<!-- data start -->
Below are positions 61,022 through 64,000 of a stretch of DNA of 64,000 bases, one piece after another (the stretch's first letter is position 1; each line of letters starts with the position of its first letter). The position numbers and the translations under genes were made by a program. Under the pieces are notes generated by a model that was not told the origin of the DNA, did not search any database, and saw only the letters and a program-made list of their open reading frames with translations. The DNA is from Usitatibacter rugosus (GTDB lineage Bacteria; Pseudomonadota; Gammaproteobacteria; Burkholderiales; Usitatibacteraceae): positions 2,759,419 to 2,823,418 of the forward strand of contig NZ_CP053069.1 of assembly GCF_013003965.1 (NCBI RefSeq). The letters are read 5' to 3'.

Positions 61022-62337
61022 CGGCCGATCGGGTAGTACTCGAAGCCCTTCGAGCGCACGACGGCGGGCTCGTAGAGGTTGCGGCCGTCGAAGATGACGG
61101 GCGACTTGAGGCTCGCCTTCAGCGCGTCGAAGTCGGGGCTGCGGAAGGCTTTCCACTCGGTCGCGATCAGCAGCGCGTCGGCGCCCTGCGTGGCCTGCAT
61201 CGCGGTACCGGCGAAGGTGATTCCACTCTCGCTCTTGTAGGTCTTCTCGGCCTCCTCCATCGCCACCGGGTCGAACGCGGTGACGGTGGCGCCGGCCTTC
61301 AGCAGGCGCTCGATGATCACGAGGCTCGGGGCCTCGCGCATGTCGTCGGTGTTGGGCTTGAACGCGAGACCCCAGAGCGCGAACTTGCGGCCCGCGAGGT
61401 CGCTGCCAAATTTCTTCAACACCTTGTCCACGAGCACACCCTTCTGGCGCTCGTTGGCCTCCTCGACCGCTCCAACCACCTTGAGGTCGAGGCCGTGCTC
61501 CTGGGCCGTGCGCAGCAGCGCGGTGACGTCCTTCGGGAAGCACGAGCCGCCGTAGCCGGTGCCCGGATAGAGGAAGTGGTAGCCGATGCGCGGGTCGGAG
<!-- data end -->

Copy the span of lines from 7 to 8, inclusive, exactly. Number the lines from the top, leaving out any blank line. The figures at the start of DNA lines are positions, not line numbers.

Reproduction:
61401 CGCTGCCAAATTTCTTCAACACCTTGTCCACGAGCACACCCTTCTGGCGCTCGTTGGCCTCCTCGACCGCTCCAACCACCTTGAGGTCGAGGCCGTGCTC
61501 CTGGGCCGTGCGCAGCAGCGCGGTGACGTCCTTCGGGAAGCACGAGCCGCCGTAGCCGGTGCCCGGATAGAGGAAGTGGTAGCCGATGCGCGGGTCGGAG